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Possible Duplicate:
Program not waiting for cin

I wrote the following code:

#include <iostream>
using namespace std;

void search(int pre, int a, int b, int x) {
    char c;
    cout << "Is the number " << ((x == 2) ? b : a) << endl;
    c = cin.get(); ////// this does not block
    if (c == 'y') return;

    else {
        cout << "Is the number " << ((x == 2) ? b : a) << " closer to your number than " << pre;
        c = cin.get();

        if (c == 'y') {
            search(a, a, (a + b) / 2, 2);
        } //c=='y'
        else search(a, (a + b) / 2, b, 1);

int main() {
    int N;
    cout << "Enter N? ";
    cin >> N;

    search(N, 1, N, 1);
    return 0;

No need to worry if you don't understand the logic because my question is not regarding that.

In the search function, there are two cin.get(), where i need the user to enter a character. My problem is that the the program blocks for input only after the second cin.get().

For example:

 Is the number 7  //program doesn't wait after this
 Is the number 7 closer to your number than 8  //program blocks here for an input

Why does it do so?

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marked as duplicate by casperOne Sep 18 '12 at 13:28

This question has been asked before and already has an answer. If those answers do not fully address your question, please ask a new question.

The problem is in the code you didn't show. Write a simple program that just calls this function. It will work just fine. Then start changing that simple program, adding in the things your current program does now, until the problem reappears. Then think about what you changed. – Pete Becker Sep 17 '12 at 13:15
this is a common "issue", search for "cin get flush" on this site... – Nim Sep 17 '12 at 13:17
The problem is the lack of something after the cin >> in main. Try calling the function twice and the first get should work just fine the second time. – chris Sep 17 '12 at 13:17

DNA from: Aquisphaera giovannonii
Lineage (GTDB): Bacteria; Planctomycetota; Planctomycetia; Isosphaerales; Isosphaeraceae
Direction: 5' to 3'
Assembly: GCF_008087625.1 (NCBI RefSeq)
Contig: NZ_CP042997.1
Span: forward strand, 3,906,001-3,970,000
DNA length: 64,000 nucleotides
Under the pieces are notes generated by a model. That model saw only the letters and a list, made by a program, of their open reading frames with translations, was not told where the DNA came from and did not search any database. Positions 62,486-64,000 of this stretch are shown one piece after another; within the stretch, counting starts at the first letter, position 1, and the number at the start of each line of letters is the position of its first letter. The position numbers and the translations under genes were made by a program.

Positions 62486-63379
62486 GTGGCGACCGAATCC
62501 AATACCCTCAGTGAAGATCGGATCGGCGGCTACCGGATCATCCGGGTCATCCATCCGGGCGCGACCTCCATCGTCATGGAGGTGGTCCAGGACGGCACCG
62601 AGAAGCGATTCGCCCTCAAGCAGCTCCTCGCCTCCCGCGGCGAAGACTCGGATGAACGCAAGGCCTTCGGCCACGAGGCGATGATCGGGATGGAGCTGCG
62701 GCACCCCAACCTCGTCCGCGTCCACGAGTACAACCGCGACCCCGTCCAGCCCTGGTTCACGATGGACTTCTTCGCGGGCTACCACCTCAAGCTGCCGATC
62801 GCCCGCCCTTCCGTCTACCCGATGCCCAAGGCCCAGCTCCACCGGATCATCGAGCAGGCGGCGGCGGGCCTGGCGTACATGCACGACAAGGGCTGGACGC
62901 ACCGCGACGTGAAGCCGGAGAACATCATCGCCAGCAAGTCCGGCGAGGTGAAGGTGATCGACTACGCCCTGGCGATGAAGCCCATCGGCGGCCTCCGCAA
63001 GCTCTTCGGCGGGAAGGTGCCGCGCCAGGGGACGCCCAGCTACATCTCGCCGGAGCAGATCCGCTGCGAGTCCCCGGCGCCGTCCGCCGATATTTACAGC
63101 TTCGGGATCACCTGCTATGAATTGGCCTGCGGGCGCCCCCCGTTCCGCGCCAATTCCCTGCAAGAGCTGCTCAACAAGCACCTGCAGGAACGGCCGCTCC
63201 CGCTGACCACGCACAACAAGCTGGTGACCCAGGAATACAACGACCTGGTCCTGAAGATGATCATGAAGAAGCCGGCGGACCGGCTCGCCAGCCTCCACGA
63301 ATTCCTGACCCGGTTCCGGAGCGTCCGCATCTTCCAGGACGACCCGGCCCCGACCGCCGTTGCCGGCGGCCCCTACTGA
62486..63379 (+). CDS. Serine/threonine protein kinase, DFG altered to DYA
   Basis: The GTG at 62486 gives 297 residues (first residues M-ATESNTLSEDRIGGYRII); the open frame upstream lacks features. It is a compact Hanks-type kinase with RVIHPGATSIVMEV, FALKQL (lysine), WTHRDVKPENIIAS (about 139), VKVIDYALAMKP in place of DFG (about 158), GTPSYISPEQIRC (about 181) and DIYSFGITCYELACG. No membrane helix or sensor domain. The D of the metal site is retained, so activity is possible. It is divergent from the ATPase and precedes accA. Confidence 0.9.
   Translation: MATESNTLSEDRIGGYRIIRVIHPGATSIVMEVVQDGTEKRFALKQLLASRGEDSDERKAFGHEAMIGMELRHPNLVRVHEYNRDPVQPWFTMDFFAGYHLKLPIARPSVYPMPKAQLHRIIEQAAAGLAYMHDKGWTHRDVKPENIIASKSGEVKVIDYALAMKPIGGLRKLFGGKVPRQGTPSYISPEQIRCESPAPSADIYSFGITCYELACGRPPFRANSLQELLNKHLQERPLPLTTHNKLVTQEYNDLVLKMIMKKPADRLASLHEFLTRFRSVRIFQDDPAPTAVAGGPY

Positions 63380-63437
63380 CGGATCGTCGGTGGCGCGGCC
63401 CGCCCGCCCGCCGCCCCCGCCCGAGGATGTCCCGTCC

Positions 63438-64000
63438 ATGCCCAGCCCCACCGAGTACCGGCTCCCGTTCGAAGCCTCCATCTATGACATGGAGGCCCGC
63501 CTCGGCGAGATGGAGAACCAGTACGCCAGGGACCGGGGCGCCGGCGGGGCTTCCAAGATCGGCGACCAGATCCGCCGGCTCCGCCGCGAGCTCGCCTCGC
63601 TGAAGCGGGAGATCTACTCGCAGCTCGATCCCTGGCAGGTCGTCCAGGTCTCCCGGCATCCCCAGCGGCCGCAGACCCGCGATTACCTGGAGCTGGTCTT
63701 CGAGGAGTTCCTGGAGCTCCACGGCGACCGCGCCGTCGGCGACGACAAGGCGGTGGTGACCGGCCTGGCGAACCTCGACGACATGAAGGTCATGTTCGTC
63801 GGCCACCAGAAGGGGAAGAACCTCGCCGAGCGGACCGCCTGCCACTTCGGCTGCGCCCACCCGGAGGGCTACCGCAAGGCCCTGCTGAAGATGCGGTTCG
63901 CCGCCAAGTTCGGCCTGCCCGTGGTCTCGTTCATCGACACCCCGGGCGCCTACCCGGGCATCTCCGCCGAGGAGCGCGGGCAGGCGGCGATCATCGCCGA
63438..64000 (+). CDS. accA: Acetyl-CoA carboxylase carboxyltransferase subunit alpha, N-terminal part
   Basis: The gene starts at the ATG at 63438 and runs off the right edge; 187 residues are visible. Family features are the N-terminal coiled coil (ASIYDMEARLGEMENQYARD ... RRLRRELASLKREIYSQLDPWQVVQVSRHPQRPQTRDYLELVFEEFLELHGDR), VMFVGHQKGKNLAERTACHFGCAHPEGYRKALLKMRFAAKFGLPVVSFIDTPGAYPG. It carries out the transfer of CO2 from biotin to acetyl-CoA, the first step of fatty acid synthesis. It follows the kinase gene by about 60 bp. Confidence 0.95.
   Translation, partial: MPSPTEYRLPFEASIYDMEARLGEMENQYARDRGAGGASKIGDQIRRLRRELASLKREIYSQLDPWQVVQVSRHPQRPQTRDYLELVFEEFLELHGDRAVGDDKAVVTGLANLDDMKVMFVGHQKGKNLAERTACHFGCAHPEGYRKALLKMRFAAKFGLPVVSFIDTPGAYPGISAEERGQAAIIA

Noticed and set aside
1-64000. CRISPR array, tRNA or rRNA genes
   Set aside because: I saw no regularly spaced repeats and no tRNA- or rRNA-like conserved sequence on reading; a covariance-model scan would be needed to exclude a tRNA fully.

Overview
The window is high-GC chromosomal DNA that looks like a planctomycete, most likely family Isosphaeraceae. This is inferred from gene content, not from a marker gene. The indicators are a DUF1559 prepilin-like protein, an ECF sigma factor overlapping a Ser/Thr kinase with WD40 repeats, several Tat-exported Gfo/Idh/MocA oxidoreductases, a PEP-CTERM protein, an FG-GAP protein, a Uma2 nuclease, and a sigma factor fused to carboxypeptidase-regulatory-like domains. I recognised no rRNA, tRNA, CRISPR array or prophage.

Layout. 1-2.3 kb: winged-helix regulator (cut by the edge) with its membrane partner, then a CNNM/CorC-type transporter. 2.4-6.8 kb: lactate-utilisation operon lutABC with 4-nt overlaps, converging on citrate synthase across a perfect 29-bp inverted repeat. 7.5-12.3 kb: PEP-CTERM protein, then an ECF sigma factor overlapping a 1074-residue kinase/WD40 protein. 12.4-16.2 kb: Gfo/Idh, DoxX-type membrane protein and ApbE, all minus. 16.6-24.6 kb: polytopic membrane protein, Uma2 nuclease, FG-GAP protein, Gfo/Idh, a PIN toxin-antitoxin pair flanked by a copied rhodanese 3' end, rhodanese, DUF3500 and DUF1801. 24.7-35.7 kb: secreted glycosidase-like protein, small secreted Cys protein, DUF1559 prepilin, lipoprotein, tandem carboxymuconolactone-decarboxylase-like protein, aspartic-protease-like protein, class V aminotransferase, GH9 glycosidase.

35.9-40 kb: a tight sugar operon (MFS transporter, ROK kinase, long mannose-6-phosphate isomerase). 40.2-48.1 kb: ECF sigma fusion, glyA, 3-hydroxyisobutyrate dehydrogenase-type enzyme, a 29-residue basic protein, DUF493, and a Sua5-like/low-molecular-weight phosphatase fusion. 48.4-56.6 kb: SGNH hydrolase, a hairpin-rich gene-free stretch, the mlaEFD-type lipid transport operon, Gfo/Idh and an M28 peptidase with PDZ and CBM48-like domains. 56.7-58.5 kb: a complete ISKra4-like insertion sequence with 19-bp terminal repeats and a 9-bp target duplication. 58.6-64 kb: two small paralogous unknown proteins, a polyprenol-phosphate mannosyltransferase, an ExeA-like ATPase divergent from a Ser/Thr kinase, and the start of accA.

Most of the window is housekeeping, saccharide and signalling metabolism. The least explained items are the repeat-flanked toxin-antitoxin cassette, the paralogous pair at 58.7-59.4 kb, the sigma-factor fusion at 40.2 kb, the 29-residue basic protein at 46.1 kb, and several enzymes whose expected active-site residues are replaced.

See… – PiotrNycz Sep 17 '12 at 13:30
@chris Or not. He has to define exactly what he should extract after std::cin >> N. – James Kanze Sep 17 '12 at 13:41
up vote 2 down vote accepted

There are at least two problems in your code. The first is that you're leaving characters in the buffer after inputting N. The simplest solution is to just add a call to std::cin.ignore( INT_MAX, '\n' ); after std::cin >> N;; a better solution (because it allows for more error checking) would be to use std::getline to read the complete line, then parse it using std::istringstream.

The second problem is that you're assigning the results of std::cin.get() into a char. std::cin.get() returns an int, which may be EOF. And you really want to check whether it is EOF before converting the int to char: you cannot check after because either some legal char will compare equal to EOF (plain char is signed), or the char will never compare equal to EOF (plain char is unsigned). The other alternative is to do something like:

if ( !std::cin.get( c ) ) {
    //  EOF or error seen...

each time you want to read a char. (This might be better in your case, since if you do read EOF, all further calls to std::cin.get() will return EOF.)

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